What about the workers?

Posted on May 8, 2019

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While there has been much media debate about what “black middle-class” voters will do today, there has been nothing about where the votes of unionised workers may go as South Africa cpmpletes its sixth non-racial election. This is perhaps because it is widely assumed that, in terms of labour voting patterns, nothing much has changed in the 25 years since the transition from apartheid.

Then it was clear that the members of the trade unions affiliate to the Cosatu federation were, with very few exceptions, solidly behind the ANC. And Cosatu was, far and away, the largest organised grouping within the SA labour movement.

Members of the smaller anti-apartheid federation, the National Council of Trade Unions (Nactu), if they did not put their crosses beside the Pan Africanist Congress (PAC) could also be assumed to vote for the ANC. And, while among the unions affiliated to what became the Federation of Unions (Fedusa), there was no clear political linkage, it was widely assumed that most members supported the ANC in the transitional elections of 1994.

Among the trade unions that supported apartheid and that later became Solidarity, there was considerable anger at what was seen as the “betrayal” of the once dominant National Party. Members of this group, if they did not abstain in 1994, probably voted for the Freedom Front (now FF+).

The former parliamentary opposition under apartheid, the Democratic Party, now the Democratic Alliance (DA) clearly found no favour with union members at the time of the first democratic poll. But, in the intervening 25 years, much has changed and the political situation is as volatile within organised labour as anywhere else.

Today Cosatu is a shadow of its former self, weakened by job losses, factionalism and fragmentation. The SA Communist Party (SACP), like Cosatu, allied to the ANC, still exerts considerable political influence among the larger affiliates of the federation.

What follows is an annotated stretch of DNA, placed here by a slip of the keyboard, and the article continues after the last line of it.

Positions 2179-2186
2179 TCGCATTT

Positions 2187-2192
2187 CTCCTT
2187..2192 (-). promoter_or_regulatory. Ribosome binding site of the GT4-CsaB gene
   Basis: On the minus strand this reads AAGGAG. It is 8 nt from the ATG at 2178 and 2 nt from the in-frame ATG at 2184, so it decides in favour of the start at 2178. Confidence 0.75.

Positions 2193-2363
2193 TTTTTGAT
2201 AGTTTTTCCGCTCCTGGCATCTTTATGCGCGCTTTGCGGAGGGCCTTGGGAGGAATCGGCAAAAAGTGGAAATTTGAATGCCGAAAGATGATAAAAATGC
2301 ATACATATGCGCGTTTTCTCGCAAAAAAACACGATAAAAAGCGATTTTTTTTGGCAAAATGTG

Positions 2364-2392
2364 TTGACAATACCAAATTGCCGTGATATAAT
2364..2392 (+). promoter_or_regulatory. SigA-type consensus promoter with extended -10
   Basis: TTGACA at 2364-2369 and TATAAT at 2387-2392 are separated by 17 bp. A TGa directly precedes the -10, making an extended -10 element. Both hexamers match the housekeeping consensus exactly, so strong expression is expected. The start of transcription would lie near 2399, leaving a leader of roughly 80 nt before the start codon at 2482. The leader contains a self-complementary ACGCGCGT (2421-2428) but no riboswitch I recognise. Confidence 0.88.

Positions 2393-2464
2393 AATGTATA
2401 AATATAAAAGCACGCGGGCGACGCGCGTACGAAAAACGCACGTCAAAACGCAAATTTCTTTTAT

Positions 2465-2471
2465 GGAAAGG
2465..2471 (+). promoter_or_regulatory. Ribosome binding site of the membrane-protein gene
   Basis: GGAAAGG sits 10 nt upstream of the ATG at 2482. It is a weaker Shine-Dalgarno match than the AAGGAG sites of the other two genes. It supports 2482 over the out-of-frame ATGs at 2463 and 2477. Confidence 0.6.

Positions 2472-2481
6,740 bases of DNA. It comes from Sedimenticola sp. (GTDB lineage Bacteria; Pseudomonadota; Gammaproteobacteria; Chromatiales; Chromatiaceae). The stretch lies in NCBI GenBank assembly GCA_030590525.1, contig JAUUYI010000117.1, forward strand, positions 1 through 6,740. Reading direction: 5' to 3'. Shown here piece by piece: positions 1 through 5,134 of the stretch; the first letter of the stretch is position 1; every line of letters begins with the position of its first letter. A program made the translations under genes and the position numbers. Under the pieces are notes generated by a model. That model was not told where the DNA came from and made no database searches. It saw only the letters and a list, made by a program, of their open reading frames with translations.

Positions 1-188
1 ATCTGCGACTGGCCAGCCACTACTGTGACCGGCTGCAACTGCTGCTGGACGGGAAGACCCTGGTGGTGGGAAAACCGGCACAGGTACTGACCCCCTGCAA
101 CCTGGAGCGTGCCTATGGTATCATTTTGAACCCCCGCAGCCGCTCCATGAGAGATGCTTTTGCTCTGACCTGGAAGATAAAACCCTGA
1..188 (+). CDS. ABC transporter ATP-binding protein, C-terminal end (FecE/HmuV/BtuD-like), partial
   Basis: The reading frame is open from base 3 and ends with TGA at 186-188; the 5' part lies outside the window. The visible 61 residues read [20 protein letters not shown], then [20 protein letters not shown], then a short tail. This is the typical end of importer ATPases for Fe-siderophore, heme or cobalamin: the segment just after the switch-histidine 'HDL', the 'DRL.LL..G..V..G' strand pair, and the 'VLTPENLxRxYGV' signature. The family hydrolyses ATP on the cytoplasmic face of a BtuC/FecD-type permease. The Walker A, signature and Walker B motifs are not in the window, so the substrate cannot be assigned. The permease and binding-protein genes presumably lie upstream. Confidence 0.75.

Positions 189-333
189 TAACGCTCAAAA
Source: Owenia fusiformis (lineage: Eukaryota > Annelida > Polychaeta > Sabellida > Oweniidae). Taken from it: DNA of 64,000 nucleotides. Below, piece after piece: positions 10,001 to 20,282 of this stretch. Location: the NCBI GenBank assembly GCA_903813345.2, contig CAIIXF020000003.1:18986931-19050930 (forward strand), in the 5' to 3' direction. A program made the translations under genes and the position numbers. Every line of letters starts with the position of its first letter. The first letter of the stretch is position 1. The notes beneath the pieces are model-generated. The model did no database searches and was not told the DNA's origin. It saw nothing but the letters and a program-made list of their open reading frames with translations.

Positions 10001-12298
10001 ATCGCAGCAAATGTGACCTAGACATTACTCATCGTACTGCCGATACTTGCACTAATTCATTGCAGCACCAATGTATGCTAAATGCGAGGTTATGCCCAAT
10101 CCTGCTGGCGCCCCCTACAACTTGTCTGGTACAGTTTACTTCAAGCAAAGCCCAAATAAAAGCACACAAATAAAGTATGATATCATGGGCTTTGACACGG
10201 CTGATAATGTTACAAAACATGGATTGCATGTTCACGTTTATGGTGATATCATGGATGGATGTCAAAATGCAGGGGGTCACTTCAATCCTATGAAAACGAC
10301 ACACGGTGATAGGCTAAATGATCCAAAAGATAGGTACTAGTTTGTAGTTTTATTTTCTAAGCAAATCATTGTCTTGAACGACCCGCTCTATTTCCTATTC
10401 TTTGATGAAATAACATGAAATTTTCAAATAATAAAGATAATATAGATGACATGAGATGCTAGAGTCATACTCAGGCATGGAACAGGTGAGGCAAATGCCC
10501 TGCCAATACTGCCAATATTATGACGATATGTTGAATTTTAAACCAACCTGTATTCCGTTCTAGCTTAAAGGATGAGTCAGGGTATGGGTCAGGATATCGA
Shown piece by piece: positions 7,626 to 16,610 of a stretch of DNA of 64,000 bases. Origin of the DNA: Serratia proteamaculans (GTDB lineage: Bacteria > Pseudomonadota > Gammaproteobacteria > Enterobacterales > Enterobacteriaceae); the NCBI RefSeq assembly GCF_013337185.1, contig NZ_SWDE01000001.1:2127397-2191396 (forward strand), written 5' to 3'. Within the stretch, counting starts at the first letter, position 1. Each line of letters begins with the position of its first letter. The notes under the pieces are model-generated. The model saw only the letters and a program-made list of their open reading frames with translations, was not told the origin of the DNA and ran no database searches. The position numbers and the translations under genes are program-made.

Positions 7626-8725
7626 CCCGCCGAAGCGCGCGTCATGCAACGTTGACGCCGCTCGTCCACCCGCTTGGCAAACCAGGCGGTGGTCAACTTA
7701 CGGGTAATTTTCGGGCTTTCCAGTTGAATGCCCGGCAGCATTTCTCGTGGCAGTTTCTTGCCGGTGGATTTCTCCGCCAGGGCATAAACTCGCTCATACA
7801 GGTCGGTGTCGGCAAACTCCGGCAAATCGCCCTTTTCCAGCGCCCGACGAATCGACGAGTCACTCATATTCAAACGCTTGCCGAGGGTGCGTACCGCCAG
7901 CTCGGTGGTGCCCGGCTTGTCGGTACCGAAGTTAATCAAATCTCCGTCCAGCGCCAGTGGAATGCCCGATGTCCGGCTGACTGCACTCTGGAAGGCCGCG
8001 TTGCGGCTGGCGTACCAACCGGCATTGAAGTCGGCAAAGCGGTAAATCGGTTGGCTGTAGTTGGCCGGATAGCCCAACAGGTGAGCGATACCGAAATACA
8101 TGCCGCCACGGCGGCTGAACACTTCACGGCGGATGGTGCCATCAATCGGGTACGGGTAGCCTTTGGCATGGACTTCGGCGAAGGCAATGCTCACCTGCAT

Cosatu and its affiliates are bound, by a conference resolution, to regard the SACP as “the workers’ party”. This means that, so long as the SACP remains allied to the ANC, so too must Cosatu and its member unions.

Partly as a result of disgruntlement with the alliance, there have been demands from within both the federation and the SACP for “the Party” to contest elections. However, in the months leading up to the 2019 poll, alliance unity has been the dominant call.

But there is evidently considerable disquiet within the ranks of Cosatu and this may lead to more abstentions from voting rather than support for another party. There could, however, be some support for the Socialist Revolutionary Workers’ Party (SRWP) set up by the National Union of Metalworkers (Numsa).

The largest union in the land, with probably more than 330 000 members, Numsa is a core affiliate of the SA Federation of Trade Unions (Saftu), headed by former Cosatu general secretary Zwelinzima Vavi. Saftu has not declared support for any one party although leading figures in the federation are on the parliamentary list of the SRWP.